Kelowna mayoral candidate Joshua Hoggan. —Image: Facebook

Mayoral candidate vows to spend 1 year homeless in B.C. city if elected

Joshua Hoggan says he will live in transient housing for a year if elected Oct. 20

Kelowna mayoral candidate Josh Hoggan is making a novel pledge should he be elected in October’s civic election.

To highlight homelessness in the city, which Hoggan describes as being at an “epidemic” level, he is vowing to be homeless for an entire year of the four-year term if elected Oct. 20.

“I am vouching to be homeless myself for a year or until we come up with a better—faster—solution if elected as your mayor,” said the rookie political candidate Thursday in a Facebook post.

The city has approved a multi-million strategy to deal with homelessness over the next five years called Journey Home. A city appointed task force is currently working on implementing recommendations in the strategy.

Hoggan said he has already committed to donating his mayoral salary if elected—set to rise to $106,000 for the incoming mayor—to causes outlined in his platform, and said he has already accepted an offer to sell his home.

Related: More people eyeing a run for Kelowna council

In the Facebook post, Hoggan said he is currently making preparations to put the contents of his home into storage and will live in temporary transient accommodation.

Hoggan is currently seeking a lawyer to write up and notarize a document outlining his plan.

He says he would be happy to sign it and asks if other Kelowna residents would be willing to do the same.

“Would you stand up for what is right or give away some of your luxuries instead of pushing critically important issues like this aside?” he writes.

He urges readers to share the post story if they believe in “taking a stand.”

To report a typo, email:
newstips@kelownacapnews.com
.


@KelownaCapNews
newstips@kelownacapnews.com

Like us on Facebook and follow us on Twitter.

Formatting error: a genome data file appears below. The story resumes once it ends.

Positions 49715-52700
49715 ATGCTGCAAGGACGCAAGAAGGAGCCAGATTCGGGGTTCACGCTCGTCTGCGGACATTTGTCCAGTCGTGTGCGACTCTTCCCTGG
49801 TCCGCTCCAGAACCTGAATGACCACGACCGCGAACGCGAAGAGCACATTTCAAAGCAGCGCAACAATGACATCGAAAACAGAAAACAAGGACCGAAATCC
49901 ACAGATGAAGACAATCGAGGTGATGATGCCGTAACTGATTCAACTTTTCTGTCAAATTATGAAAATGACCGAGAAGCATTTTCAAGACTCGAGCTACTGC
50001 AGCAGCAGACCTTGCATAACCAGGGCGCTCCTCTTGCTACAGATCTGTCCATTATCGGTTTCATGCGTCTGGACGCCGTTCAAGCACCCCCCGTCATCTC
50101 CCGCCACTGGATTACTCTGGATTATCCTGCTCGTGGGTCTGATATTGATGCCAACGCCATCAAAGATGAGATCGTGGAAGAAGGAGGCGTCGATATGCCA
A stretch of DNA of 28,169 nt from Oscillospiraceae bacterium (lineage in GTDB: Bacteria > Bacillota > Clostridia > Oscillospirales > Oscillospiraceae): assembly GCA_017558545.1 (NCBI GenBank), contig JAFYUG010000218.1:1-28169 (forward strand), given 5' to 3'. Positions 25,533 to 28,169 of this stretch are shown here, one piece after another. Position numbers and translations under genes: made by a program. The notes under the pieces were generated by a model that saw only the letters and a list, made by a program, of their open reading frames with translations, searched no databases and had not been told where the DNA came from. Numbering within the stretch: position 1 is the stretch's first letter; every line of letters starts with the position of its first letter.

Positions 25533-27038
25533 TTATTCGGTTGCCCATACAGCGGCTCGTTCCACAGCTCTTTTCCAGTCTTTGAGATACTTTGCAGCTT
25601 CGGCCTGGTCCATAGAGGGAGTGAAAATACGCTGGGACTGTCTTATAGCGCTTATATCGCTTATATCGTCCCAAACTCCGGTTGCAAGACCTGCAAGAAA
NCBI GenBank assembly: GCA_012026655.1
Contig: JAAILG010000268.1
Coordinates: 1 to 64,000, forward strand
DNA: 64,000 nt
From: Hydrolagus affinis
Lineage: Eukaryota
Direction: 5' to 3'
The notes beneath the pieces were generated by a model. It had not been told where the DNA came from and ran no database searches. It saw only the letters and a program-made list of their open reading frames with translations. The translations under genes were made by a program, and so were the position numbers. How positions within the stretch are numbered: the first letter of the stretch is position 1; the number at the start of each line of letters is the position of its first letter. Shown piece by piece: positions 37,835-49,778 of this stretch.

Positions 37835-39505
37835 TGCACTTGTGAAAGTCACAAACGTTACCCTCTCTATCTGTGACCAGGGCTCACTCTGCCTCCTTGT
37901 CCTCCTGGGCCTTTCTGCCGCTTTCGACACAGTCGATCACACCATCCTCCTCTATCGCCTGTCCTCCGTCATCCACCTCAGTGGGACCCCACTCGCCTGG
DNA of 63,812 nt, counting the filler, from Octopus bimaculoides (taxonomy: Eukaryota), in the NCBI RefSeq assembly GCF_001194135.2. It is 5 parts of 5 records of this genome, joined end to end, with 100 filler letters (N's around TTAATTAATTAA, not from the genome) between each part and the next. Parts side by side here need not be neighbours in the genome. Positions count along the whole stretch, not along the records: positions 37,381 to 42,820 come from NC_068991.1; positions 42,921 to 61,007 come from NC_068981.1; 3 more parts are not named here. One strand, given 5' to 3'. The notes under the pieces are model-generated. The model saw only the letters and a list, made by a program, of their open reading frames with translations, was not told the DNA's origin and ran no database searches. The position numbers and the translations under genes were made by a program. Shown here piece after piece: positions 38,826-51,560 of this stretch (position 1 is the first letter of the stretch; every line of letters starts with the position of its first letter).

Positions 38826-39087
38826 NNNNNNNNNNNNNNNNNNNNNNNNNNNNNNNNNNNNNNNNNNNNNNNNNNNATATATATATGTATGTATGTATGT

Just Posted

Rapping mom busts rhymes for Castlegar rec centre kid’s drop-in

Funny video with important message about importance of service

New system to keep Nakusp-area snowmobilers, caribou from meeting

GPS tracking keeps caribou safe while opening up the backcountry for sledding

Kootenay Lake ferry labour dispute ends with ratified agreement

The deal was approved by 83 per cent of members

November in West Kootenay saw only third of normal precipitation

Stalled weather system lingered over region

Police watchdog exonerates RCMP in Bonnington death

Officer’s shots were justified, report says

VIDEO: Boys help rescue Cariboo bear cub

The cub, weighing just 24lbs, has been taken to wildlife sanctuary in Northwest B.C. for the winter

‘Things haven’t changed enough:’ Ecole Polytechnique anniversary prompts reflection

Fourteen women were fatally shot by a gunman at the Montreal school on Dec. 6, 1989

Bear raids freezer, gorges on Island family’s Christmas baking

Hungry bruin virtually ignored meat and fish, focused, instead, on the sweets

B.C. pharmaceutical company’s stocks double in value after successful lupus drug trial

More than 40 per cent of patients using voclosporin saw improvements in kidney function

Second warning on romaine lettuce from California region as another E. coli case reported

Two cases of E. coli have been reported in relation to the illness in the U.S.

WorkSafeBC investigating serious incident at Kootenay Boundary landfill

Medical incident shut down the McKelvey Creek landfill Friday morning

Residents in B.C. city could face 133% tax hike in ‘worst case’ lawsuit outcome: report

An average home could see a tax increase of $2,164 in one year

B.C. Transit finds 28 used fareboxes online, saves $300,000

‘Someone joked maybe we can buy used fareboxes on eBay,’ CEO says

Many of Canada’s working poor can’t afford lawyers, don’t qualify for legal aid

One lawyer says many people earn too much to qualify for legal aid, but not enough to really live on

Most Read